Proto-reliabilism followup

Following up on some thoughtful suggestions in the comments to my previous post, I ran a couple follow-up studies with modified stimuli. One main question was whether people understood an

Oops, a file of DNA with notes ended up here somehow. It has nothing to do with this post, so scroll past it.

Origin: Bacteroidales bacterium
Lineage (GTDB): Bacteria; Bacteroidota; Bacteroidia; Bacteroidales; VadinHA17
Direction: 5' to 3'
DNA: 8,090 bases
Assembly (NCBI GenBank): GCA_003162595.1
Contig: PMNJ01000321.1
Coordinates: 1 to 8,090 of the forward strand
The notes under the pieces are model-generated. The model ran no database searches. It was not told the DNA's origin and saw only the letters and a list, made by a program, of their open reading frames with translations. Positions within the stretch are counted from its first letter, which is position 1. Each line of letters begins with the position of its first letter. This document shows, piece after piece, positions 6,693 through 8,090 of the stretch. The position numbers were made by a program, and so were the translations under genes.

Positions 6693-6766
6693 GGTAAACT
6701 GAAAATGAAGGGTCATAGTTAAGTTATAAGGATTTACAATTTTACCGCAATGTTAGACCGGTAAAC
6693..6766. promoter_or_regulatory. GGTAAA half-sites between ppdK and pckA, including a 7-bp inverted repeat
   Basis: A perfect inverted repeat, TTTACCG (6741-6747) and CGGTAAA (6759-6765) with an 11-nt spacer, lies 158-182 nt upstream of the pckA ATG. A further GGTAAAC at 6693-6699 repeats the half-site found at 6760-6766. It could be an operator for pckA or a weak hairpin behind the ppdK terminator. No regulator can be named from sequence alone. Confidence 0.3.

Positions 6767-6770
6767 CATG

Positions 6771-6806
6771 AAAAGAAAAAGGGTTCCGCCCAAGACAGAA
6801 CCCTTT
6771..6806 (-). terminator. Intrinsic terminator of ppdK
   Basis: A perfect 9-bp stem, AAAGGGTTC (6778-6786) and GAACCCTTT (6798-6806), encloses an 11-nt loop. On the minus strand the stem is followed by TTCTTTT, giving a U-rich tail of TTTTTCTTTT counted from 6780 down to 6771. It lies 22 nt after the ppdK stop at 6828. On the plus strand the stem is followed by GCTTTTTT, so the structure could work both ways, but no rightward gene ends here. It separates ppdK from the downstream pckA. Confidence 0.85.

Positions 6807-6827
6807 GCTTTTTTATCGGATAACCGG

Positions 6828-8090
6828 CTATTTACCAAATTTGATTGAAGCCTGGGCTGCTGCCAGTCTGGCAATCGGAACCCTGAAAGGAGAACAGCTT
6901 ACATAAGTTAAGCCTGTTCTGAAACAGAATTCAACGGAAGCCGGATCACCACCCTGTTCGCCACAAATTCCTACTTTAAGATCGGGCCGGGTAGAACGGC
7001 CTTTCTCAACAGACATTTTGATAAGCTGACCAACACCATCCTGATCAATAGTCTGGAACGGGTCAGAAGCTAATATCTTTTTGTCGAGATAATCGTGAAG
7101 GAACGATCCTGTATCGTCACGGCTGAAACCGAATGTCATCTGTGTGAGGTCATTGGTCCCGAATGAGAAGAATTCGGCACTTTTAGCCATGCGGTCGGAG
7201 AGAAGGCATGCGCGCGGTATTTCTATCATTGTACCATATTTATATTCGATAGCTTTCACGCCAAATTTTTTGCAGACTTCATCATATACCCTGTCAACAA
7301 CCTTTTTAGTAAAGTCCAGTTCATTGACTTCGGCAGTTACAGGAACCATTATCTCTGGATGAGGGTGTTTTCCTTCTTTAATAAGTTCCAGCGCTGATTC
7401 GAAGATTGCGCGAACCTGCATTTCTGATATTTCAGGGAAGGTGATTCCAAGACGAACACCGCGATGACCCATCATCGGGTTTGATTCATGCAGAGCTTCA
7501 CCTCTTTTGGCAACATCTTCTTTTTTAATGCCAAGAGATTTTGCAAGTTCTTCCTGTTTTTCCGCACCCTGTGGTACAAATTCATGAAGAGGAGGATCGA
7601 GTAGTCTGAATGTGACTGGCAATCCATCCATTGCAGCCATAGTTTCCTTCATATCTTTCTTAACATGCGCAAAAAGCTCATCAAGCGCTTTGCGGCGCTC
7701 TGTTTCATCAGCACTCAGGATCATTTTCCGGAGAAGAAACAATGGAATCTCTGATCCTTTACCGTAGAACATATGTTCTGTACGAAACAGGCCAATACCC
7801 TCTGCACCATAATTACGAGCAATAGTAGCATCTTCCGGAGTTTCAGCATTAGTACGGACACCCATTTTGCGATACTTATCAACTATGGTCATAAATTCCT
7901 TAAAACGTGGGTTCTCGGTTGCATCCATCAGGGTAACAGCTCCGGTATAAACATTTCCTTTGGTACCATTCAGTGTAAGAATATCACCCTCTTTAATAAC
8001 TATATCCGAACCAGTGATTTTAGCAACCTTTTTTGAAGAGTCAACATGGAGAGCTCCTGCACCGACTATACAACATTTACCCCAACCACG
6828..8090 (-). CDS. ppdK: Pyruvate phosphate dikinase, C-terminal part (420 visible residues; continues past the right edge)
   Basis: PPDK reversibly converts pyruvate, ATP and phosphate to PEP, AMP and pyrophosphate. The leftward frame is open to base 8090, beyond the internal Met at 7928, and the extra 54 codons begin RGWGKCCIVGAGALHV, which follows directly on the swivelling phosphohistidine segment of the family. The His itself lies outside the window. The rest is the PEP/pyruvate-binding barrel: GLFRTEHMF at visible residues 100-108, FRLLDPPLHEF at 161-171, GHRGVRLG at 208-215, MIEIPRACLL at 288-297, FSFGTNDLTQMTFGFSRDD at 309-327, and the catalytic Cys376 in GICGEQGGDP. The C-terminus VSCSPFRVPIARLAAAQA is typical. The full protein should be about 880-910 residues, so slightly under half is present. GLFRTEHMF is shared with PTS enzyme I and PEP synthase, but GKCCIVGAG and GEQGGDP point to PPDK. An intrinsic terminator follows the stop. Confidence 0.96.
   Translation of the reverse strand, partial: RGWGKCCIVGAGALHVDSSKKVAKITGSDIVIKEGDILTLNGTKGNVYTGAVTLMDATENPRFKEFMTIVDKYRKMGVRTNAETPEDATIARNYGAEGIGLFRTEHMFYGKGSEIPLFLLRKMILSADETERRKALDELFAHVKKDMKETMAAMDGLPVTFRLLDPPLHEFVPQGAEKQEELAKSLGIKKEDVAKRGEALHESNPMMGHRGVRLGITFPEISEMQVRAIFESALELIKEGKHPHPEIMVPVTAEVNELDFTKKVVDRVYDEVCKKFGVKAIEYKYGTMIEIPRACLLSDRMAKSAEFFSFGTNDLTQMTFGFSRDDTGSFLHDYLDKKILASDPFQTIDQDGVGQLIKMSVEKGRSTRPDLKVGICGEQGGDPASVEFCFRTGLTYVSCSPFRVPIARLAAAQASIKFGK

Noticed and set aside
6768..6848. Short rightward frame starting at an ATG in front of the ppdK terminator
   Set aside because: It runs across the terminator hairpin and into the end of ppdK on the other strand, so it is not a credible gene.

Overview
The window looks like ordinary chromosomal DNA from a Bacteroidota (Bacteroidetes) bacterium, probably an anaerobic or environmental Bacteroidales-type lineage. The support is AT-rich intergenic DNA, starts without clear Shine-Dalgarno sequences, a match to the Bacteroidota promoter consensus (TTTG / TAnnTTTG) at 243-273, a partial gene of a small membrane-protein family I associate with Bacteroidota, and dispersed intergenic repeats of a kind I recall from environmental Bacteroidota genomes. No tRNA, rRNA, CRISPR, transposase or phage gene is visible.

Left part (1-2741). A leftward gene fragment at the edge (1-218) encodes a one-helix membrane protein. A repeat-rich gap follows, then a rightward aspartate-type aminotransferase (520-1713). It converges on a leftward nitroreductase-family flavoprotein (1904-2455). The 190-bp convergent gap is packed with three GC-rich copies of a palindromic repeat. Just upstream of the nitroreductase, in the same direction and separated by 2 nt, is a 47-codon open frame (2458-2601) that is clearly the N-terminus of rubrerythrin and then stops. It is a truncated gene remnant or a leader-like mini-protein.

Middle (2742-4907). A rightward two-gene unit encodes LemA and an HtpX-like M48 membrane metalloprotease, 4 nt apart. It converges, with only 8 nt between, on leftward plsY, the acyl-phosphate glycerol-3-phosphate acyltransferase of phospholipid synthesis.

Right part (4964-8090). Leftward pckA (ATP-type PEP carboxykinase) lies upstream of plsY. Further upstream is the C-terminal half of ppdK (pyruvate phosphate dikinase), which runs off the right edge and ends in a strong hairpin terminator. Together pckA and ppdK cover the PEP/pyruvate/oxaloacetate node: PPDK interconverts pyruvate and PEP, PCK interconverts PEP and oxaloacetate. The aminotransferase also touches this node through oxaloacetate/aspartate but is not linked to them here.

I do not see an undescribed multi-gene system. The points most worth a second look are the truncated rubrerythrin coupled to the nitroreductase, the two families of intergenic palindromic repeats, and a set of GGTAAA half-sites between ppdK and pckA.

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Following up on some thoughtful suggestions in the comments to my previous post, I ran a couple follow-up studies with modified stimuli. One main question was whether people understood an “unreliable memory” to mean (1) most of the agent’s apparent memories contain false information, as opposed to (2) most of the agent apparent memories contain true information, even though the agent fails to retain information most of the time. If people understand “unreliable memory” in sense 2, then it could complicate the interpretation of one of the findings that undermine the proto-reliabilist hypothesis. Will we observe similar results if it’s made clearer that sense 1 is at issue? To emphasize sense 1, I tested the following pair of cases (the reliability manipulation is bracketed): Alvin is [unreliable/reliable] at remembering driving directions. Usually when it seems to him that he should make a particular turn, he’s [incorrect/correct]. Today Alvin is. . .

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